As 2019 comes to a close, you’re likely thinking about this year’s achievements and lessons—both personal and professional. When it comes to reviewing your year as an interior designer, there are ways to be more intentional about analyzing progress and laying the foundation for next year’s goals.
Mid-December we always take stock at IDCO, reflecting on what worked and what didn’t. Throughout the year, things get so focusing on client projects, that we don’t regularly stop to make adjustments for efficiency and growth. Today, we are sharing our exact process for how to review your year and adjusting our systems and priorities moving forward.
Interior Design: Jean Stoffer Design | Photography: Stoffer Photography Interiors
Our level of outsourcing was the biggest change we made in 2019. And, on the other side of that experience, I can say: outsource as much as you can! I know it can feel so overwhelming, especially for a solo-preneur, but when you hand off tasks that aren’t your magical sweet spot gift, your business will thrive. Hire an expert and they’ll get it done in a fraction of the time it takes you (and better!) while you focus on the parts of your business that you enjoy and excel at. A few things you might not have thought to outsource are things like renderings + elevations, bookkeeping, receiving orders (which should be billed back to your clients anyway!), and press pitching. IDCO Studio has expanded our offerings to include tasks like blog content creation, Pinterest management, newsletters, Instagram management, portfolio curation along with our signature branding and web design for interior designers. We’ve found this allows our interior designers to streamline their outsourced work with one creative agency, keeping things consistent across platforms.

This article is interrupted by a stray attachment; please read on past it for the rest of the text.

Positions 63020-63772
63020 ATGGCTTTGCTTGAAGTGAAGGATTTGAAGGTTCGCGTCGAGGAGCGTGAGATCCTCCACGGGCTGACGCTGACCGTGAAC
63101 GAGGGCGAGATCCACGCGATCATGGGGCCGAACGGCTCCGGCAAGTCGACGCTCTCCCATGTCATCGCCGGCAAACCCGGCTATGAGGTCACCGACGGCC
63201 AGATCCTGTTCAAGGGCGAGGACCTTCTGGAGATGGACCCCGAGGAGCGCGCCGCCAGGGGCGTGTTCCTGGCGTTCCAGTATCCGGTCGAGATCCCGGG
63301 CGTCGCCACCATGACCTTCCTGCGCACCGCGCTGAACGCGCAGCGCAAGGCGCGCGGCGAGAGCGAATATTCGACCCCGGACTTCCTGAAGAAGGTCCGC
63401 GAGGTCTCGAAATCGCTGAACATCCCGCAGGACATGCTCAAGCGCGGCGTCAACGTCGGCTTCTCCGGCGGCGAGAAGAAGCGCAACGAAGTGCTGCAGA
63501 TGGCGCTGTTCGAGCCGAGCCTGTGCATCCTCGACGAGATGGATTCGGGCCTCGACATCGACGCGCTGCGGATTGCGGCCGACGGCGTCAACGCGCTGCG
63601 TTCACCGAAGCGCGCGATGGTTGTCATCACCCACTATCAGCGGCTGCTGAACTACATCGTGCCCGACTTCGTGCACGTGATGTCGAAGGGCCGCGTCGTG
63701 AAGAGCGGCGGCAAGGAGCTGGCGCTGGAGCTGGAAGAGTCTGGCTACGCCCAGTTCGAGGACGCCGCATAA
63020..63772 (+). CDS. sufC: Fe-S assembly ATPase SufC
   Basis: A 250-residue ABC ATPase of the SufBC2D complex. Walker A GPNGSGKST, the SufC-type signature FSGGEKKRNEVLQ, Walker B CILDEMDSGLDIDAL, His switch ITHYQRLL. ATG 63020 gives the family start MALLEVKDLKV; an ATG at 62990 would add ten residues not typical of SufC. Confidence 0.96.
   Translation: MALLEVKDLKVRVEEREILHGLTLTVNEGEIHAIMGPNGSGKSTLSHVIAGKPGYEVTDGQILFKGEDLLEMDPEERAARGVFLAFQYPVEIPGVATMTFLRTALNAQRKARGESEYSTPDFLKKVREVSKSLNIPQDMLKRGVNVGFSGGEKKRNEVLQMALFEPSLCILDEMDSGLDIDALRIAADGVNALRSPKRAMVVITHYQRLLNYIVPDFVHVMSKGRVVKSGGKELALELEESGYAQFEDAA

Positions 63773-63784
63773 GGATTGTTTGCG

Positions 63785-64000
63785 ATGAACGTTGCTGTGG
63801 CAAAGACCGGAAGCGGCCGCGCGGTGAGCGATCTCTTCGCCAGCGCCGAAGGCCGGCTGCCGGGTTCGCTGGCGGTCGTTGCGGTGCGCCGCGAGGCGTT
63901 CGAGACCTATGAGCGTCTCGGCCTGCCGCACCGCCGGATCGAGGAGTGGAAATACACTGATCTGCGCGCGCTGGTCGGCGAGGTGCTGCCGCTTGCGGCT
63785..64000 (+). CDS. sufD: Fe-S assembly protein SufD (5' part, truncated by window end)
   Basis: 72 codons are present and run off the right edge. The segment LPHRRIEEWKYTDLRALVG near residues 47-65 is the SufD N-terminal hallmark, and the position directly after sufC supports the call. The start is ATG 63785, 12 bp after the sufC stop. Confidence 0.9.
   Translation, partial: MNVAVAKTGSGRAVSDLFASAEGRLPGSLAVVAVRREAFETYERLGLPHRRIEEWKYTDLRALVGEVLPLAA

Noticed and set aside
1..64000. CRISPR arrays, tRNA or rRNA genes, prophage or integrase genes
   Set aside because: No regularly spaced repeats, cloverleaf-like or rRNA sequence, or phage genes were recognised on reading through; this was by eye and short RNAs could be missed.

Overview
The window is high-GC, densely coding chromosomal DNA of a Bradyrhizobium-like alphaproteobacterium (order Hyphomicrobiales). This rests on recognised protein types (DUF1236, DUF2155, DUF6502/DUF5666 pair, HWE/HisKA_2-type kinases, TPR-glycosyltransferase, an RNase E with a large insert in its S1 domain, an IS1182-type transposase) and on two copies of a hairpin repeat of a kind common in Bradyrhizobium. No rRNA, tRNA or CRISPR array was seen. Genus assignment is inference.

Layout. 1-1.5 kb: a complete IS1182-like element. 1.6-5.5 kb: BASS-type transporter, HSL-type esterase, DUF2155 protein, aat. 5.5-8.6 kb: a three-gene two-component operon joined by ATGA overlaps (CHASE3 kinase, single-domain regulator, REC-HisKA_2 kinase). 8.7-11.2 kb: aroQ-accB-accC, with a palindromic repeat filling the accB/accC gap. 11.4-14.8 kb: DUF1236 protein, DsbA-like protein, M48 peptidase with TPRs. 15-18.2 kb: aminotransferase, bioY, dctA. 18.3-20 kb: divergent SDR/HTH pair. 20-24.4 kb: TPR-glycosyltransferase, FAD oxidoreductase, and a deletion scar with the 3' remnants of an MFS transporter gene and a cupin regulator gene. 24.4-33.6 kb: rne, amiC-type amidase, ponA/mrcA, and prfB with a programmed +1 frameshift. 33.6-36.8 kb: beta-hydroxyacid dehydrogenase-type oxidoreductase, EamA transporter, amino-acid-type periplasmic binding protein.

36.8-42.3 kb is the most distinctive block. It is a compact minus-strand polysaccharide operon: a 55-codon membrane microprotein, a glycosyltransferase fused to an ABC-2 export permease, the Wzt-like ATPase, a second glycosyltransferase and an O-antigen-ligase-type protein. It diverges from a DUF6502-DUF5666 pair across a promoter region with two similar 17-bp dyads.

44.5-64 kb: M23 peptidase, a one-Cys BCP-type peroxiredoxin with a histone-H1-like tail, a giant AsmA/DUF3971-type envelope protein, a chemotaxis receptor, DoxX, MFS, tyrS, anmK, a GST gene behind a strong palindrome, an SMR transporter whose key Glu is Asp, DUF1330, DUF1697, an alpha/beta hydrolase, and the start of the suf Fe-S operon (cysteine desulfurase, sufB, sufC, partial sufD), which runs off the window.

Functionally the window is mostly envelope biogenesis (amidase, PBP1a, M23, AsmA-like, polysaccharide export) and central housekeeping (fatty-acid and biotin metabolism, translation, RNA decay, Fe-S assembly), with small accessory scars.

If you’re going to make big changes to your business, the new year is a great time to get the ball rolling. As designers—and this goes for everything from graphics to interiors—everything you’re paid to do requires your hands and eyes on it. In a service-based business, it’s particularly important to diversify your revenue streams, because sometimes, projects are delayed or there is a lull in your billable hours as you’re waiting for product to arrive. Multiple streams of income gives you a little insurance when business is slow in one area or another.
As an example, you could consider offering hourly design consultations for one-off services like selecting countertops, paint colors, or fixtures for a client who isn’t ready to commit to full design services. These consults will be billed at a 3x premium rate. So, if your hourly billable rate is $220 on a standard design project, these calls should be limited to 60 minutes and billed at $660. Keep these calls limited to a single day a week (we like Mondays, as they are often our admin days) and limit yourself to no more than three so it isn’t eating into your other work.
Affiliate links are an easy way to link similar items from a project and have them live permanently on your blog, creating passive income. We’ve also found that our affiliate links make us steady revenue when pinned to Pinterest. More on the best ways to use affiliate links as an interior designer here.
Designer mentorships are another creative way to earn extra income in slower periods of business. Many young designers have formal education (or are self-taught) but lack the real world, on-site experience they need to be successful. You can set up these mentorships however you’d like—one day, one week, six months with two days per month, etc., but these should be charged at a premium as well. Your time, your energy, and your experience should be priced accordingly.
Pro Tip: DON’T FORGET TO TELL PEOPLE YOU OFFER THIS SERVICE. The key to diversifying your income is that you need people to know it’s something you offer. Talk about it on Instagram Stories, announce it in newsletters and reference it later, share case studies/examples on social media or blog posts. People need to know there are ways to work with you aside from full-scale projects for these other revenue streams to generate income.
Interior Design: Lilly Walton | Photography: Jessie Webster